Two Things You Must Know About sed
Testing and Using a sed Script: checksed, runsed
sed Addressing Basics
Order of Commands in a Script
One Thing at a Time
Delimiting a Regular Expression
Newlines in a sed Replacement
Referencing the Search String in a Replacement
Referencing Portions of a Search String
Search and Replacement: One Match Among Many
Transformations on Text
Hold Space: The Set-Aside Buffer
Transforming Part of a Line
Making Edits Across Line Boundaries
The Deliberate Scrivener
Searching for Patterns Split Across Lines
Making Edits Everywhere Except...
The sed Test Command
Uses of the sed Quit Command
Dangers of the sed Quit Command
sed Newlines, Quoting, and Backslashes in a Shell Script
^H^H^H are ASCII backspace characters. Written printably in email and Usenet messages, they're a tongue-in-cheek way of "erasing" the characters before without actually erasing them. They let you say "I didn't want you to see that" when you actually do.
sed (stream editor) amazes me. Why? It's not just that sed can edit data as it streams through a pipe (like all well-behaved Unix filters (Section 1.5) do). sed can test and branch and substitute and hold and exchange data as it streams through, but so can almost any scripting language. Maybe it's the minimalist in me that loves a tiny program (by today's standards, at least) with just a few operations -- but operations so well-chosen that they make the tool powerful for its size. Sure, sure, Perl probably can do everything that sed can -- and do each of those things in twenty different ways. Ah, I've got it: when I'm trying to do anything more than a simple substitution on data streaming by, sed's elegant simplicity almost forces me to strip a problem to its basics, to think of what I really need to do. No functions, no libraries, nothing except beautifully simple functionality.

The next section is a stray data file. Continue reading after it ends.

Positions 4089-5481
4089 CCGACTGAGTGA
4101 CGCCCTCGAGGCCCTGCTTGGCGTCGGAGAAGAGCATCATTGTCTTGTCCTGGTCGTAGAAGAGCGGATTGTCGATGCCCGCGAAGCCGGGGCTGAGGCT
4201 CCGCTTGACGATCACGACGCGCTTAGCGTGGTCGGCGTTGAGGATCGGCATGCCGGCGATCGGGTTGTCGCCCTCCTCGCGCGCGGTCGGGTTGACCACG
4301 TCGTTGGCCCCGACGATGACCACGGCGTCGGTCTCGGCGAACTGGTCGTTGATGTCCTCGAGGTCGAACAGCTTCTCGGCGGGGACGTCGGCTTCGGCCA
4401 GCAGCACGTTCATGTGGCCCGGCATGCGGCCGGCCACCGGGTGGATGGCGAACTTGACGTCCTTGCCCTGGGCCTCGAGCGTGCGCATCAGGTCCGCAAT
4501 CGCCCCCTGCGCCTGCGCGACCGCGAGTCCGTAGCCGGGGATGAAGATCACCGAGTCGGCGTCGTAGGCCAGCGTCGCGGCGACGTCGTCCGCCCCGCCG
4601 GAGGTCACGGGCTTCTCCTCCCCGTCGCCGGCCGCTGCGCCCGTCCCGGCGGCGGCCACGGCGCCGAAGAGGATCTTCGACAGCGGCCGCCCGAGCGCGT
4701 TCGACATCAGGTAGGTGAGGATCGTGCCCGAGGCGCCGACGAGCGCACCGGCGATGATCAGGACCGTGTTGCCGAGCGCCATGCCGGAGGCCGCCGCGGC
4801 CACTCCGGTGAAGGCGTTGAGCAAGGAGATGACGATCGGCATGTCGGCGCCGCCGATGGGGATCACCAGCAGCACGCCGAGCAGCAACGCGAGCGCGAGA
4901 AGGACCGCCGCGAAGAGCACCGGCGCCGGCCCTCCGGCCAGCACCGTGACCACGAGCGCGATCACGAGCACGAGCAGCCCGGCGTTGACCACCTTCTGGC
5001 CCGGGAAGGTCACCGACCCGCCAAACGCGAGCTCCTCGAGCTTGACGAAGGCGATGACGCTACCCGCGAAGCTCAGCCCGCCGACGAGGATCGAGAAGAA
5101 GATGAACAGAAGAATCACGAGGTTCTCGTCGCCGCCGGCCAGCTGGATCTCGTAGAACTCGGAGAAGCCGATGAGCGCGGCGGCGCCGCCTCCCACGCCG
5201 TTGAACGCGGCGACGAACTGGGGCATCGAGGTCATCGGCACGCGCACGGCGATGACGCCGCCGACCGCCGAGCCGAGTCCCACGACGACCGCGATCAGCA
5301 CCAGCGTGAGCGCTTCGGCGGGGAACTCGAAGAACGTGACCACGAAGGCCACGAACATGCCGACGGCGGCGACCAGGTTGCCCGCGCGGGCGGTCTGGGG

[As someone who learned Perl regular expressions before I learned sed, I can relate to what Jerry is saying. One of the things I like about the classic Unix toolbox programs like sed is that they really do force you into a sort of Shaker-like elegant simplicity; the best programs, no matter what the language, have a quality like a Shaker chair: pure function, but with a respect for the fact that function doesn't have to be ugly. -- SJC]
End of sermon. ;-) Even if you aren't into elegance and simplicity, and you just wanna get the job done, what do we cover about sed that might be useful?
In this chapter, we start out with the basics: Section 34.2, Section 34.3, Section 34.4, Section 34.5, Section 34.6, and Section 34.7 show you how to get started, how to test your scripts, and how to structure more advanced scripts. Section 34.8 through Section 34.14 cover regular expressions and complex transformations. Section 34.15 through Section 34.24 deal with advanced topics such as multiline matching and deletions, tests, and exiting a script when you're done.
--JP and SJC
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